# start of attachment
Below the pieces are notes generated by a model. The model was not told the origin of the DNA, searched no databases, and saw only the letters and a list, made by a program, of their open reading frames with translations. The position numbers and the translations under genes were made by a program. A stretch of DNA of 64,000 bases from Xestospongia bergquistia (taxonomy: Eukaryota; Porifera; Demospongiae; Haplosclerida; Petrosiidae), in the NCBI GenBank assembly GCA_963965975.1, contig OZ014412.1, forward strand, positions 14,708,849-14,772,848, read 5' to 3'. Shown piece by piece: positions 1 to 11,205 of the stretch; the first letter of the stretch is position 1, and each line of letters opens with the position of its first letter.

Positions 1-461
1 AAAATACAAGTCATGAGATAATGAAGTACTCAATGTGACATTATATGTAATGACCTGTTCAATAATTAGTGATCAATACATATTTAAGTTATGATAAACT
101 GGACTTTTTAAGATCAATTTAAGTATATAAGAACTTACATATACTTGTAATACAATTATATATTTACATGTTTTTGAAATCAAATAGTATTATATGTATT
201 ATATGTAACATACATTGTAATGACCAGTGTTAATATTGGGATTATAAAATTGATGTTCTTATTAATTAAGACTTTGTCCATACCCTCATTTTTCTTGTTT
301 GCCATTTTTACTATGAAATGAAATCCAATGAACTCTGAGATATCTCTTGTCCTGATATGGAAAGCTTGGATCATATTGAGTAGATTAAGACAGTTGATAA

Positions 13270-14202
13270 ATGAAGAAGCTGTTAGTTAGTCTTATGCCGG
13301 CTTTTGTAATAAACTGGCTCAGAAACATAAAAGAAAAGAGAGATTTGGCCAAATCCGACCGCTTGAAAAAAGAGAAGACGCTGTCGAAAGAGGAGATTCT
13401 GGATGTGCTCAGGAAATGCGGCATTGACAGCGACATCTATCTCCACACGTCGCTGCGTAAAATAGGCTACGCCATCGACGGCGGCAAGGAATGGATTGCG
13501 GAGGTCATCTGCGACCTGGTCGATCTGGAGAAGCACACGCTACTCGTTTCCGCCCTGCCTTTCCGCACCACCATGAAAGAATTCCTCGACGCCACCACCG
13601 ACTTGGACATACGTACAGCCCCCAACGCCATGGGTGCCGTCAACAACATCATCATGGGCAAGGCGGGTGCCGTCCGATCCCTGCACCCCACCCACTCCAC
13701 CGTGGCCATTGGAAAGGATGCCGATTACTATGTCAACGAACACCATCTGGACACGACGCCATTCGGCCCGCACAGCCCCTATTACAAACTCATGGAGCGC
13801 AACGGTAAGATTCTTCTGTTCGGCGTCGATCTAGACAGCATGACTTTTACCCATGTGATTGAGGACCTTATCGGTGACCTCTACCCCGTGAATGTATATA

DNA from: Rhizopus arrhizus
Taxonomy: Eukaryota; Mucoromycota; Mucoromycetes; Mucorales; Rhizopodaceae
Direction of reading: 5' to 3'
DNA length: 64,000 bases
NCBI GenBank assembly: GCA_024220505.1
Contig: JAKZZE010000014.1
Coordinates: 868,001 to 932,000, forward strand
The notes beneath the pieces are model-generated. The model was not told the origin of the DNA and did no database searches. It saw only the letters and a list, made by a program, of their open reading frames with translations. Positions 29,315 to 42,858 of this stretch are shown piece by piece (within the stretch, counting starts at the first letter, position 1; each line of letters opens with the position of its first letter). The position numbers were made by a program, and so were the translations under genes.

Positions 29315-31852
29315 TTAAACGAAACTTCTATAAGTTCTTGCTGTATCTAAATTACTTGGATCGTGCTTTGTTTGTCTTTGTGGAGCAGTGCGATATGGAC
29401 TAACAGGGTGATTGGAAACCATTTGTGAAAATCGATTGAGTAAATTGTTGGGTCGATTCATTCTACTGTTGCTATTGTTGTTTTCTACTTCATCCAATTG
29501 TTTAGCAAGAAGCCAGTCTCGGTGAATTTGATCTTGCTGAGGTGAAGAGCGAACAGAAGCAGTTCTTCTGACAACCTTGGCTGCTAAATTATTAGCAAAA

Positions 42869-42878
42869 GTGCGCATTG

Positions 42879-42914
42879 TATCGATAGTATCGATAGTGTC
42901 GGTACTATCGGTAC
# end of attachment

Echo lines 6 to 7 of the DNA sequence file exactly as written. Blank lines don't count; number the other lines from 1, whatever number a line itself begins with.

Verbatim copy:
301 GCCATTTTTACTATGAAATGAAATCCAATGAACTCTGAGATATCTCTTGTCCTGATATGGAAAGCTTGGATCATATTGAGTAGATTAAGACAGTTGATAA

Positions 13270-14202